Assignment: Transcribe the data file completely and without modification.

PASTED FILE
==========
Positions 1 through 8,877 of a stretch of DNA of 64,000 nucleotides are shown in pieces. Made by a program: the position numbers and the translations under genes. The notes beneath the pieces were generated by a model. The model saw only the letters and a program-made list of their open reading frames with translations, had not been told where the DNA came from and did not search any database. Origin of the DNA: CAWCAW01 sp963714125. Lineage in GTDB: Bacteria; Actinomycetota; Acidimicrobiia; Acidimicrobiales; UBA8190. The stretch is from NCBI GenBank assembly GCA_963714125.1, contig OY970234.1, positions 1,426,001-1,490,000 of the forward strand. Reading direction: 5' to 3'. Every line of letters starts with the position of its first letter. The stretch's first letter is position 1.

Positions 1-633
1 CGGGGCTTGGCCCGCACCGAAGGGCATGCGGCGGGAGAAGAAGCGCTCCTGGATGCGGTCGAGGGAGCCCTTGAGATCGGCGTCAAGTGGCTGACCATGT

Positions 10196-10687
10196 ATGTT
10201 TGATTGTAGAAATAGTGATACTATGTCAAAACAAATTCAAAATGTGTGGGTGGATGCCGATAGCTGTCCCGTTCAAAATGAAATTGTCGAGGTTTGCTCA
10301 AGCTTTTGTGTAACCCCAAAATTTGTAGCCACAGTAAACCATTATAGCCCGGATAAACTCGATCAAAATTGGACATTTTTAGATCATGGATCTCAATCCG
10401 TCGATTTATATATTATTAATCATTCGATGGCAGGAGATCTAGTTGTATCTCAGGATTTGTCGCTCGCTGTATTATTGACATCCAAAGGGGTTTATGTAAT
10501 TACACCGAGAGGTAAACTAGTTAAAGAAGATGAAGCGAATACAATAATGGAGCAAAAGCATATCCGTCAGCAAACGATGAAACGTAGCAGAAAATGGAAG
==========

Positions 1 through 8,877 of a stretch of DNA of 64,000 nucleotides are shown in pieces. Made by a program: the position numbers and the translations under genes. The notes beneath the pieces were generated by a model. The model saw only the letters and a program-made list of their open reading frames with translations, had not been told where the DNA came from and did not search any database. Origin of the DNA: CAWCAW01 sp963714125. Lineage in GTDB: Bacteria; Actinomycetota; Acidimicrobiia; Acidimicrobiales; UBA8190. The stretch is from NCBI GenBank assembly GCA_963714125.1, contig OY970234.1, positions 1,426,001-1,490,000 of the forward strand. Reading direction: 5' to 3'. Every line of letters starts with the position of its first letter. The stretch's first letter is position 1.

Positions 1-633
1 CGGGGCTTGGCCCGCACCGAAGGGCATGCGGCGGGAGAAGAAGCGCTCCTGGATGCGGTCGAGGGAGCCCTTGAGATCGGCGTCAAGTGGCTGACCATGT

Positions 10196-10687
10196 ATGTT
10201 TGATTGTAGAAATAGTGATACTATGTCAAAACAAATTCAAAATGTGTGGGTGGATGCCGATAGCTGTCCCGTTCAAAATGAAATTGTCGAGGTTTGCTCA
10301 AGCTTTTGTGTAACCCCAAAATTTGTAGCCACAGTAAACCATTATAGCCCGGATAAACTCGATCAAAATTGGACATTTTTAGATCATGGATCTCAATCCG
10401 TCGATTTATATATTATTAATCATTCGATGGCAGGAGATCTAGTTGTATCTCAGGATTTGTCGCTCGCTGTATTATTGACATCCAAAGGGGTTTATGTAAT
10501 TACACCGAGAGGTAAACTAGTTAAAGAAGATGAAGCGAATACAATAATGGAGCAAAAGCATATCCGTCAGCAAACGATGAAACGTAGCAGAAAATGGAAG